Divide by Nought

Archive for the ‘Learning’ Category

A more rigorous way to use the SCAMPER brainstorming method

leave a comment »

If you’re not familiar with it, SCAMPER is a brainstorming method for augmenting or “creating” new ideas, methods, etc.  The basic process is briefly described here:

How to use SCAMPER on eHow.com

This method is fine on its own and can be used without modification.  However, it can be useful to go further by redeploying the same process against its results.  In other words:

  1. Go through the basic analysis.  As you’re doing so create your list of ideas.
  2. Once you’ve complete the first pass go through the list and re-apply each of the 9 principles to each item in your list.
    1. In addition to factors outside of your list, for substitution, combination, adaptation and elimination consider whether other items on your list could be applied to the current item.
  3. Make note of any new ideas that come to mind.
  4. Repeat this process as many times as desired using the newly emerging ideas.

The point is to encourage more in-depth understanding of the ideas and generate more varied output.


Written by me

Wednesday, September 15, 2010 at 1:08 pm

Ah, unapportioned-tax how I love thee.

leave a comment »

The following excerpt is from “The joy of tax” in the April 10-16th 2010 issue of The Economist:

“The federal tax code, which was 400 pages long in 1913, has swollen to about 70,000. Americans now spend 7.6 billion hours a year grappling with an incomprehensible tangle of deductions, loopholes and arcane reporting requirements. That is the equivalent to 3.8 [million] skilled workers toiling full-time, year-round, just to handle the paperwork. By this measure, the tax-compliance industry is six times larger than car making.”

Written by me

Saturday, April 10, 2010 at 11:10 am

Posted in Learning, Musings, Uncategorized

Tagged with ,

Primary, secondary…

leave a comment »

…tertiary, quaternary, quinary, senary, septenary, octonary, nonary, denary (10), duodenary (12), and vigenary (20).

I’ve done a fair amount of looking and at the time of this post the web does not seem to know what the holes are between 10 to 12 and 12 to 20; or beyond.  In fact, there are some sites that all but state that the words to fill those holes do not exist.

Written by me

Wednesday, November 26, 2008 at 11:00 am

Volatility and Options Pricing

with one comment

For experienced traders this is a little slow, but there are some interesting points further down especially in the form of other things to look into.

For less experienced traders I think it’s worth adding one bit of information concerning the nature of volatility. I don’t believe this was mentioned, although often eluded to. That is, volatility, while having lots of definitions, is, in the end, the mechanism by which market makers control the prices of options.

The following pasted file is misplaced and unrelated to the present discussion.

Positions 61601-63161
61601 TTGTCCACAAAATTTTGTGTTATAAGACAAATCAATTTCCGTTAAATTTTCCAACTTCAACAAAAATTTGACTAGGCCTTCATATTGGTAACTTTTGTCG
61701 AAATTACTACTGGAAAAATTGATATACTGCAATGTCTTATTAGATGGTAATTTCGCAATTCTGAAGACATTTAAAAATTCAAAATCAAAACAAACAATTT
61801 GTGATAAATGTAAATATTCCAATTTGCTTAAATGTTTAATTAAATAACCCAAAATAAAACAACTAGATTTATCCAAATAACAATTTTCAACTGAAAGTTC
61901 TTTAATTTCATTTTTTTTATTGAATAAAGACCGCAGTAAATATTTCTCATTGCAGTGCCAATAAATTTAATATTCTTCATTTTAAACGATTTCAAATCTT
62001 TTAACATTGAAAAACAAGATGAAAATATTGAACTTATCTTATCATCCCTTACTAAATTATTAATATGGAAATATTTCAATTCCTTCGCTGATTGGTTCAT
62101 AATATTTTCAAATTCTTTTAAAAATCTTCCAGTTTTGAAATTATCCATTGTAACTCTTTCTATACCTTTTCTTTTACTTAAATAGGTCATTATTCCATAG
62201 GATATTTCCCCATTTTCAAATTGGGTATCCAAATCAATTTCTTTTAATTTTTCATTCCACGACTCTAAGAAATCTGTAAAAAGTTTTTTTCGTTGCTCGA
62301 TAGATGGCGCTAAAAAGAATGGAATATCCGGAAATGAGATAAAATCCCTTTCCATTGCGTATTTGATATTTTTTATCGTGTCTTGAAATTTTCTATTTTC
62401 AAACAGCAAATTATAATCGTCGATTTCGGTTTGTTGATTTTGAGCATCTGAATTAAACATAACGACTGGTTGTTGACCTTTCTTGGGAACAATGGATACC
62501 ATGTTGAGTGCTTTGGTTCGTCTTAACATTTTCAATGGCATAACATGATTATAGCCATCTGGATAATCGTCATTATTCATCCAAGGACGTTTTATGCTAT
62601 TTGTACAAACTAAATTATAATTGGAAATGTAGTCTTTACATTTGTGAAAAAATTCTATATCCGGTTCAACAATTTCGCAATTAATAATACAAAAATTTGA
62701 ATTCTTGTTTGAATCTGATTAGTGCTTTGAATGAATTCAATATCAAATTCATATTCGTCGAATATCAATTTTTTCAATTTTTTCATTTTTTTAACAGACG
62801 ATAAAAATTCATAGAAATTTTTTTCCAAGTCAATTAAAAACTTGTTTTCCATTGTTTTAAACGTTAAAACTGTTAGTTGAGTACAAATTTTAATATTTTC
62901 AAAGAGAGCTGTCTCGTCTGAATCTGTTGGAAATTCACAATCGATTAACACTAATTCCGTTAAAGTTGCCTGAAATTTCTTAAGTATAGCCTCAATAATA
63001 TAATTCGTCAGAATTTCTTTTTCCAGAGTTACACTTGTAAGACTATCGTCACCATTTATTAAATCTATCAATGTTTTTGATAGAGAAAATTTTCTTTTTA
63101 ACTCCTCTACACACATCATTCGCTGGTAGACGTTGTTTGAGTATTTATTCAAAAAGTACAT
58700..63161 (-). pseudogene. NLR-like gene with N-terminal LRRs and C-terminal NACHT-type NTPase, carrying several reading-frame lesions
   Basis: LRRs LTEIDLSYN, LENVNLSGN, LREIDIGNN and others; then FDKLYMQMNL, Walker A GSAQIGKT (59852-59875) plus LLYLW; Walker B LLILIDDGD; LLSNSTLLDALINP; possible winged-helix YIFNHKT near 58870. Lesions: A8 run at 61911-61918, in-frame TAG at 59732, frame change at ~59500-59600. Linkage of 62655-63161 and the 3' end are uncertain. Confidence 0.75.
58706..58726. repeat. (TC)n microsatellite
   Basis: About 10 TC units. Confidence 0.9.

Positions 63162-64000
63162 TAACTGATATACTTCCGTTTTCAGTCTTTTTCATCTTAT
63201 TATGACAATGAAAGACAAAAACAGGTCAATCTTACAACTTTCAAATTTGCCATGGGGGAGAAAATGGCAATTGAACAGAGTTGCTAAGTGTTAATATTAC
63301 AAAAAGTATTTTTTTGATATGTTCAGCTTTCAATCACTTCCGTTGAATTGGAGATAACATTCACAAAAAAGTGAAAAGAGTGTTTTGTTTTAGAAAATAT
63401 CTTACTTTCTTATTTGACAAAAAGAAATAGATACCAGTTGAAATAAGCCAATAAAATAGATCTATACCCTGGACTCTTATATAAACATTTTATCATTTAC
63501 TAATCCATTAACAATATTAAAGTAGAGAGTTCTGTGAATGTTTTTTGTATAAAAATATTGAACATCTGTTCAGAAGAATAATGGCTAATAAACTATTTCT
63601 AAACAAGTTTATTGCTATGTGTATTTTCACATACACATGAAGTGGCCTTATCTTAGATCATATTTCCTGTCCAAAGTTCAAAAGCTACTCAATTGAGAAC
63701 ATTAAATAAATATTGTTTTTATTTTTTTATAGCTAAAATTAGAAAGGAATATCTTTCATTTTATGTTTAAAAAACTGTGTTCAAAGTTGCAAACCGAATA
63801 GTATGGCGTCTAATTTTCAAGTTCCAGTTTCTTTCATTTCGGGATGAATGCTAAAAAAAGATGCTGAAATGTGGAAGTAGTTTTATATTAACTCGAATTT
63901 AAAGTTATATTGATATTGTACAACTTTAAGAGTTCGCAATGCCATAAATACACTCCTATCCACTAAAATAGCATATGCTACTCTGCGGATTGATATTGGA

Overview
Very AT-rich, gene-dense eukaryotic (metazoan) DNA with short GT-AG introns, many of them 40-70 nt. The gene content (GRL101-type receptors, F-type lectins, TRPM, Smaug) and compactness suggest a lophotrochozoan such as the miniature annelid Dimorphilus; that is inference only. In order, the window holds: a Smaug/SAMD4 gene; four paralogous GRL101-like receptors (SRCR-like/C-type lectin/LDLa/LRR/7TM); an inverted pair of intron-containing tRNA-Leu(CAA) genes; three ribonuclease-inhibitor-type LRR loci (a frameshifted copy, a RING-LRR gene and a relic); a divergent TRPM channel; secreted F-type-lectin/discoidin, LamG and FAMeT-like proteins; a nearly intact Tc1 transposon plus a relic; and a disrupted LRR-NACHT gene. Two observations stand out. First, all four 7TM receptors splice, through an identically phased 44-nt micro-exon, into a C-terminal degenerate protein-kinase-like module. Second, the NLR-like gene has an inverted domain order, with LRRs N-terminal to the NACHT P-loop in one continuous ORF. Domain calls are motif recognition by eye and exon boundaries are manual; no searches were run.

All other factors (underlying price levels, greeks, etc) are simply byproducts of options pricing equations. This is somewhat like the Fed controlling interest rates in an effort to control the economy. They essentially have one big lever that they can move around and everything else falls out of that. Of course, in both cases there are other factors but volatility for market makers and interests rates for the Fed are the big guns so-to-speak.

What’s the point?

A few compelling quotes from Ron Ianieri concerning volatility that really get to the point of why one should care:

“What really makes an option an option is extrinsic value.” (An option with almost no extrinsic value essentially moves directly with the stock).


“The biggest components to extrinsic value is volatility.”


“Volatility is the most important component of option pricing.”


“When volatility increases all option prices increase” and vice versa.

A look at the differences in an option from the perspectives of a buyer and a seller.

  • same stock
  • same month
  • same strike
  • same interest rate (rho)
  • same dividend paid to both parties; if paid at all.
  • different opinions on the current volatility level.
    That is, one party (buyer or seller) thinks that 30% is high while the party (the buyer to a seller, or seller to a buyer) on the other side of the trade thinks that it’s low.

The Basics

There several kinds of volatility:

  • Historic; volatility of the stock for some historic period. Actual, factual, specific value.
  • Forecast; volatility that you believe the option will be at in the future.